In Israel, St James Vicariate actively celebrates many biblical saints in their liturgies, notably in the Holy Sacrifice of the Mass.
St James Vicariate celebrates the Feast of the Prophet Elijah on July 20, the Feast of Saint Ezekiel on April 10, the Feast of King David on December 29, the Feast of Moses Giver of the Law on September 4 and the Feast of mother and seven sons who died as martyrs on August 3. There are other biblical saints that St James Vicariate celebrate and may be found here.
Although many biblical figures are indeed saints, though they seem not to be traditionally honored with the title "saint" but with titles such as prophet, king, etc. Notwithstanding, they are nevertheless saints and may be called saints in litanies, etc.
Figures from the Old Testament are never referred to as saints. Were there no saints in those days?
It is true that, in the Catholic Church, Old Testament figures have not been formally canonized and given the title of “saint.” I suspect that this has to do with the historical process by which that title came to be assigned.
In the earliest centuries of the Church, only those who had been martyred for their faith were commemorated liturgically on their anniversaries. St. Martin of Tours, who died in 397, was probably the first non-martyr assigned a feast day. Since then, sainthood has generally been ascribed to people who provided outstanding examples of lives modeled after the teachings of Jesus (which would exclude those who lived before Christ).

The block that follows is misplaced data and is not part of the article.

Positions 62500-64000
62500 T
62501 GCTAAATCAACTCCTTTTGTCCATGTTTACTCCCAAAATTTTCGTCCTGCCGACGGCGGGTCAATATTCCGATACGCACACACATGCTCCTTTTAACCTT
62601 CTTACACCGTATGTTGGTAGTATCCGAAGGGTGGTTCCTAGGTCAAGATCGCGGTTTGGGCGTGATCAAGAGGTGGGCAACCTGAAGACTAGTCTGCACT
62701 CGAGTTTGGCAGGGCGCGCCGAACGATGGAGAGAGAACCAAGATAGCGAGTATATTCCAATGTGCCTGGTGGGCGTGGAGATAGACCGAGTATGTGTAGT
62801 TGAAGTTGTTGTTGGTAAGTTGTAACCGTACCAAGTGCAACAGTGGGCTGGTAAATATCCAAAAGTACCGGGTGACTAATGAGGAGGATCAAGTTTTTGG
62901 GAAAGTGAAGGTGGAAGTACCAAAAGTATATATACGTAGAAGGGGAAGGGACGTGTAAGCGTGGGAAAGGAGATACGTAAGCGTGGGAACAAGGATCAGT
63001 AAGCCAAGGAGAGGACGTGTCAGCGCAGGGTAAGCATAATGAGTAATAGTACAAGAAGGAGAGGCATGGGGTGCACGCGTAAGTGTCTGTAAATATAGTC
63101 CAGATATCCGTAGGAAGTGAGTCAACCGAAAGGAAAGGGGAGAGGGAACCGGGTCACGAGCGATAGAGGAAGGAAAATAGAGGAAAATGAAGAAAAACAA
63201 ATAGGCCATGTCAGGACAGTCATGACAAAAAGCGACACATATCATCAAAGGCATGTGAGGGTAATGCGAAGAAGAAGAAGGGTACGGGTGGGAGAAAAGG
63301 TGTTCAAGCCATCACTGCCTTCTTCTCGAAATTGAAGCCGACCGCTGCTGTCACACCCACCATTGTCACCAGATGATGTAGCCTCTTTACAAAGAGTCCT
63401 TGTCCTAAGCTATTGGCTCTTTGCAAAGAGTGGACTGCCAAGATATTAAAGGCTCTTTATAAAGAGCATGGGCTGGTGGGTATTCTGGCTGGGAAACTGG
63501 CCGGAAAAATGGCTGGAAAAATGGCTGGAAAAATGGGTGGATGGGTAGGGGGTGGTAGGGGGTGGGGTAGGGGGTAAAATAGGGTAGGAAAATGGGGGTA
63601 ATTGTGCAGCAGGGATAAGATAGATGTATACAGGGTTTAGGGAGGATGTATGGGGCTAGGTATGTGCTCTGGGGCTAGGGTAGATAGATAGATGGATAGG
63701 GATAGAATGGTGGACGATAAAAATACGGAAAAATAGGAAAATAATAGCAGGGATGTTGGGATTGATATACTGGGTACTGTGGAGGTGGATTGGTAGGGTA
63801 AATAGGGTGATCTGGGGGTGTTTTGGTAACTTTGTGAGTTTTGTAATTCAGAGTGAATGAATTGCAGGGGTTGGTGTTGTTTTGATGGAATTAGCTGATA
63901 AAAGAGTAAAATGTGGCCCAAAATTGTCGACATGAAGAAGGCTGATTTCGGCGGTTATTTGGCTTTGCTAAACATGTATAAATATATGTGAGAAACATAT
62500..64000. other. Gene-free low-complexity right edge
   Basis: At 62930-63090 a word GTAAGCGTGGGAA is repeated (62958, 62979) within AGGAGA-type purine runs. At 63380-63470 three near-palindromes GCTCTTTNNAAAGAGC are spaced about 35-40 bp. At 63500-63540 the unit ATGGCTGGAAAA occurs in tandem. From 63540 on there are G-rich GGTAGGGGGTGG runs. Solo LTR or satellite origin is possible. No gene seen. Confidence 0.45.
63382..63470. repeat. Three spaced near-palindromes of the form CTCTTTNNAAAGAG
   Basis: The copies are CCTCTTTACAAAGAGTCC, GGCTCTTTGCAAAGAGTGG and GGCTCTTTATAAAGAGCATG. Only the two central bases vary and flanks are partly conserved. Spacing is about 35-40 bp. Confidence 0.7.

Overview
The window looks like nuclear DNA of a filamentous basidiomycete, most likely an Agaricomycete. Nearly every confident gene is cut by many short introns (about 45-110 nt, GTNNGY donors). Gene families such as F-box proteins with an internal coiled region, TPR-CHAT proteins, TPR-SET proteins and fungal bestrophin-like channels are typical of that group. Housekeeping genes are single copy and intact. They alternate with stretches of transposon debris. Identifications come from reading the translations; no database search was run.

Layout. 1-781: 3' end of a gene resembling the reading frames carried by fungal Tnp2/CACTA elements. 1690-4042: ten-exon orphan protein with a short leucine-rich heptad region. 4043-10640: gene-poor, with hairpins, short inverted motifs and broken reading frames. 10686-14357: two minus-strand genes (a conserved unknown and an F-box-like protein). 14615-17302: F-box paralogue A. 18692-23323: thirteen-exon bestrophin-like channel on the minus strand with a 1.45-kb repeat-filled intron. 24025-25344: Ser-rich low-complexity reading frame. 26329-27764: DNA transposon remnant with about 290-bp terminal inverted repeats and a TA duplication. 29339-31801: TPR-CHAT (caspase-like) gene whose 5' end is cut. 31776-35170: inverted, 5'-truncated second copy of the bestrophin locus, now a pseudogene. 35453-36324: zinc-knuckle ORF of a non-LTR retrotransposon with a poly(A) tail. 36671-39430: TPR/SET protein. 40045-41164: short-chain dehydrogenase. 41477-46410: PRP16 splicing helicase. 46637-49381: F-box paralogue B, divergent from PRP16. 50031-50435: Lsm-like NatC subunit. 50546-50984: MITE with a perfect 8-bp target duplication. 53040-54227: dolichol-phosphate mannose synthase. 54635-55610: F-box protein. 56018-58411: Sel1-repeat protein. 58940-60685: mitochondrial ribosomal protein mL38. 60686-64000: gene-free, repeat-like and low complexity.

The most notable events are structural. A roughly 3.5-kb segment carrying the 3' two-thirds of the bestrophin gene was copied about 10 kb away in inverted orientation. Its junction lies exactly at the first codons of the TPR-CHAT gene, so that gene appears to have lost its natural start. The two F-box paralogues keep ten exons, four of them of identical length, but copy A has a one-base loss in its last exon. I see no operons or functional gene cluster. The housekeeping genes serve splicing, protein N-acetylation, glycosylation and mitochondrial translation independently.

Does that mean that we cannot pray to Old Testament figures or seek their intercession? By no means. The word “saint’ is commonly taken to mean someone who followed the will of God and is now in heaven. Surely, Moses and Elijah are safely there, since they appeared with Jesus on Mount Tabor at the Transfiguration.
Catholic Churches of the Eastern rite (Greek or Byzantine, for example) do, in fact, celebrate specific feast days for Old Testament figures: Joshua and Moses, Daniel, the seven Maccabee brothers, etc.
The “Roman Martyrology,” a compilation of those honored as saints, includes such notable Old Testament figures as Isaiah, Abraham, and King David. The Catechism of the Catholic Church also has this to say in No. 61: “The patriarchs, prophets, and certain other Old Testament figures have been and always will be honored as saints in all the Church’s liturgical traditions.”
So the great figures of the Old Testament, though never formally canonized by the Latin-rite Church, are worthy of our devotion and our imitation. - Were there no saints in the Old Testament?